Who Are Star Trek’s Changelings? Their History Explained
The villains of Star Trek: Picard's final season, the Changelings, have a history that goes back to Star Trek: Deep Space Nine.
Most of what we know about the villains of Star Trek: Picard‘s final season, the Changelings, comes from Star Trek: Deep Space Nine. The Changelings, also known as the Founders, are liquid-based aliens who can change their shape at will to look and sound like just about any person, animal, plant, or object they observe. Enduring violence in their earliest encounters with other species — who they often call “solids” — the Founders formed the Dominion: a star-spanning empire seeking to conquer all life and bring it under what the Founders consider order.
Most people in Star Trek’s galaxy who encounter the Dominion never meet Changelings, but instead deal with one of the two species the Founders genetically altered to do their bidding: the Vorta and the Jem’Hadar, both of whom worship the Founders as gods. The Vorta are the clever and duplicitous diplomatic arm of the Dominion, while the Jem’Hadar are ruthless warriors kept loyal through addiction to the powerful drug Ketracel White.
In an attempt to learn more about the worlds and people outside their borders, at some point before the events of Star Trek: Deep Space Nine, the Changelings scatter their young all over the galaxy. Odo (Rene Auberjonois), the security chief of Deep Space Nine and the very first Changeling we meet in Star Trek, is one of these. The only other we meet is Laas (J.G. Hertzler) in the Season 7 DS9 episode “Chimera.”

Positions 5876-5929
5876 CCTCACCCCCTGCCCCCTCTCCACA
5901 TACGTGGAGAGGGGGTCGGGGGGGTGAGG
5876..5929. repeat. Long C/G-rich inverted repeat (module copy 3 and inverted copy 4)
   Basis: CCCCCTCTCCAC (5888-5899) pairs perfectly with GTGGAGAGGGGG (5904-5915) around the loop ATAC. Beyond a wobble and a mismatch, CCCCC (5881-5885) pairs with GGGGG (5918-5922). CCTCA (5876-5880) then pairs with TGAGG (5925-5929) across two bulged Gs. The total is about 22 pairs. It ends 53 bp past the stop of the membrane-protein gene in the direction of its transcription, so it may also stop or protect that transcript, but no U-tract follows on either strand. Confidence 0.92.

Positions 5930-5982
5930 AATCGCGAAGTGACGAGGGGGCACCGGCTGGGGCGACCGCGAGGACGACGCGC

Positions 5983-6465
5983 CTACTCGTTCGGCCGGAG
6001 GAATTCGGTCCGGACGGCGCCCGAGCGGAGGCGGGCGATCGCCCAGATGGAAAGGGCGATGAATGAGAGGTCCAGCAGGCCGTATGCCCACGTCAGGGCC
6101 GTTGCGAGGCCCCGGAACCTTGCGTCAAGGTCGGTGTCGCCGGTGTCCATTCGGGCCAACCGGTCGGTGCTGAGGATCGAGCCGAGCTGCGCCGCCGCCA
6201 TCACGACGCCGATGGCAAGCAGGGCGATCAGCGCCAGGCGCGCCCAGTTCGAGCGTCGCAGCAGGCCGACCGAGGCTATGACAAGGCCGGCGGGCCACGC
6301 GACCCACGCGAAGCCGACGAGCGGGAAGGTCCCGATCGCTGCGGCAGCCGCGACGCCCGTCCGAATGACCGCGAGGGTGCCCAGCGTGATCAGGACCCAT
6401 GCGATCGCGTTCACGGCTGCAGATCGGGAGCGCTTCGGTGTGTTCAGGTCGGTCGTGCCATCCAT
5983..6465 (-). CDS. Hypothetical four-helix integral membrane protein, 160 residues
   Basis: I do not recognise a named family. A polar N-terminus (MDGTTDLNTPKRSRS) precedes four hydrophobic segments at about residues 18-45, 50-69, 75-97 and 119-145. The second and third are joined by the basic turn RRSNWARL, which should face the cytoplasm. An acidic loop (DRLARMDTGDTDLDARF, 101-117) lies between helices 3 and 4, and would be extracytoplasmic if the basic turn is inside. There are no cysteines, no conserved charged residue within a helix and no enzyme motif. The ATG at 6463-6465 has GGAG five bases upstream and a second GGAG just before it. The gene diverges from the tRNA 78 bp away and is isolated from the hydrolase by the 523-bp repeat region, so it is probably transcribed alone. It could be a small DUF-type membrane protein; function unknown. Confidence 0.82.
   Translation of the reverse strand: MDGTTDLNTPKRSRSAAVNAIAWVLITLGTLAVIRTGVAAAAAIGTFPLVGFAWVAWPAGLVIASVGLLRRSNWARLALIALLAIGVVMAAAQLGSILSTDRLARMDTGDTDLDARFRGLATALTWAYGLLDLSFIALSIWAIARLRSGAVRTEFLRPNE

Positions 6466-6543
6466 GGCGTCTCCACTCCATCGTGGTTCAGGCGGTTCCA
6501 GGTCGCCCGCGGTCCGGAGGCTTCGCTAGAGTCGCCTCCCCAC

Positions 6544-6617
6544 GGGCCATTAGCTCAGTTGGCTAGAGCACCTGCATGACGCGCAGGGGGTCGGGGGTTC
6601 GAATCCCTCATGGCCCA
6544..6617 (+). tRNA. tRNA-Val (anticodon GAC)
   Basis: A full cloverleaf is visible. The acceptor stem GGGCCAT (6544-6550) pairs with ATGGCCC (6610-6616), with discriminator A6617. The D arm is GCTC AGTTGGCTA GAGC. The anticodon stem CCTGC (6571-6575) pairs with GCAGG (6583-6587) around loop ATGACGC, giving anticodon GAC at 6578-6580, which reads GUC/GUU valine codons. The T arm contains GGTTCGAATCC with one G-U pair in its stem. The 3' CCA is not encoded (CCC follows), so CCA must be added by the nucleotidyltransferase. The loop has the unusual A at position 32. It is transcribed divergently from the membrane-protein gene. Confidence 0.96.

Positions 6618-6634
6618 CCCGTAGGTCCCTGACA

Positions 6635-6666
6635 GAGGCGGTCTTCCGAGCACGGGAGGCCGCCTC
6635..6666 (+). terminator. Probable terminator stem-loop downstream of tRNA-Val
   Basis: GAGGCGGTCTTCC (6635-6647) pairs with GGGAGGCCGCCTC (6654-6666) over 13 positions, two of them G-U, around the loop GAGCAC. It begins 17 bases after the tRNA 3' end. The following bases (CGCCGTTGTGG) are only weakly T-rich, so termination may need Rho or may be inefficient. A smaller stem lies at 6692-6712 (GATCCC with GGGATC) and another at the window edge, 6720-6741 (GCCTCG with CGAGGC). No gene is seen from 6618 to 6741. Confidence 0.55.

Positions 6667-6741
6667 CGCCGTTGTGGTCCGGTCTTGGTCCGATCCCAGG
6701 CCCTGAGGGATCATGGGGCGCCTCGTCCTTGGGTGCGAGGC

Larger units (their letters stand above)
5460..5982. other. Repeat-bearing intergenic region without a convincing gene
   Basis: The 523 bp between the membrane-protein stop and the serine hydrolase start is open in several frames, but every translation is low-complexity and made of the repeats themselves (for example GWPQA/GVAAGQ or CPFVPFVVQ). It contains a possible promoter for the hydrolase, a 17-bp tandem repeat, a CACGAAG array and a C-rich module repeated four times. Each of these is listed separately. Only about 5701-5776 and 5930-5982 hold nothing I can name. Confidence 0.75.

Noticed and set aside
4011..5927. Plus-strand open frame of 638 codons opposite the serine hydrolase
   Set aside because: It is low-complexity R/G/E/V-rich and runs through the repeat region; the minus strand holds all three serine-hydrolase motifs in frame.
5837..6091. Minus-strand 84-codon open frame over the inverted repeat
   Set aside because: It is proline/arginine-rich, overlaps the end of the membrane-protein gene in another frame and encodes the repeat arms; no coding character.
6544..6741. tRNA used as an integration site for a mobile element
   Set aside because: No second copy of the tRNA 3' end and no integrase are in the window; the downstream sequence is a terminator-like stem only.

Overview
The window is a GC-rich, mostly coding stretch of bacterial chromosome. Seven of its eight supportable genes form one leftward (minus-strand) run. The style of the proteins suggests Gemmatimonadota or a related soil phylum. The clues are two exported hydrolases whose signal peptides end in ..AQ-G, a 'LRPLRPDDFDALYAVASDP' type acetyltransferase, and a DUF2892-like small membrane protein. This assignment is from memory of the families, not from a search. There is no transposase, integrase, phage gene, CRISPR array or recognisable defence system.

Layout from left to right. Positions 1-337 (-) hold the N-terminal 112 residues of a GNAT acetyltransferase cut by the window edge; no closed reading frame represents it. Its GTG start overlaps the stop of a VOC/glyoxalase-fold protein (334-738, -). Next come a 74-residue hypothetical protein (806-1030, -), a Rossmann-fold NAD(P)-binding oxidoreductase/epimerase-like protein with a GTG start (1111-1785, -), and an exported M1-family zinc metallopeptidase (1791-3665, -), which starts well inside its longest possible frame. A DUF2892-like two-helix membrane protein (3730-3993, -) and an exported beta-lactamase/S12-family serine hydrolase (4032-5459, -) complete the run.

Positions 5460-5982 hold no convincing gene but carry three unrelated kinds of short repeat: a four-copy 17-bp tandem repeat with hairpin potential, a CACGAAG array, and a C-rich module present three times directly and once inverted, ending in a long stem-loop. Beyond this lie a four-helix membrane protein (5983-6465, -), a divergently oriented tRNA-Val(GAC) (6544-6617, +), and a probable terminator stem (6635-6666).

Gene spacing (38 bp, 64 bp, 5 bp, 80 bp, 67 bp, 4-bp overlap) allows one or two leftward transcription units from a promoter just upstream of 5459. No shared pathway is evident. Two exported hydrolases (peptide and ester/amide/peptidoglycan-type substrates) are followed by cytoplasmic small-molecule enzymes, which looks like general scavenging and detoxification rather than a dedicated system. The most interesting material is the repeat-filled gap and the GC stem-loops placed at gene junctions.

The Dominion’s territory is in the Gamma Quadrant, which is far from the Federation but gets a lot closer with the discovery of the Bajoran Wormhole. As more ships from the Alpha Quadrant begin exploring the Gamma, the Changelings feel threatened and begin waging a cold war on the heroes of Star Trek. We eventually learn that the Founders have infiltrated some of the highest ranks of both Starfleet and the Klingon Empire.
Open war breaks out between the Federation and the Dominion in the Star Trek: Deep Space Nine Season 5 finale, and continues until the Changelings’ defeat at the end of Season 7.
Before the end of the Dominion War, the rogue Star Trek organization Section 31 becomes responsible for two unethical attacks on the Changelings. They infect the Great Link with a disease that threatens to wipe out the entire species, though they are eventually cured by Odo. They also capture a number of Changelings and experiment upon them, forcing them to evolve into partly solid lifeforms.
While most of the Great Link accepted defeat at the end of the Dominion War, in Star Trek: Picard we learn that it was the Changelings who Section 31 tortured and experimented on who also refused to accept surrender. They have continued to infiltrate Starfleet with an ultimate goal that is, as of yet, unknown.
In their most natural state, Founders appear as some kind of formless, partly opaque goo. During their earliest Star Trek appearances — except when they were consciously attempting to disguise themselves — when Changelings took humanoid form it would be with smooth, indistinct faces, almost like an unfinished sculpture. Vadic (Amanda Plummer) is an exception in this regard, since she has taken on the form of the Section 31 scientist who experimented on her.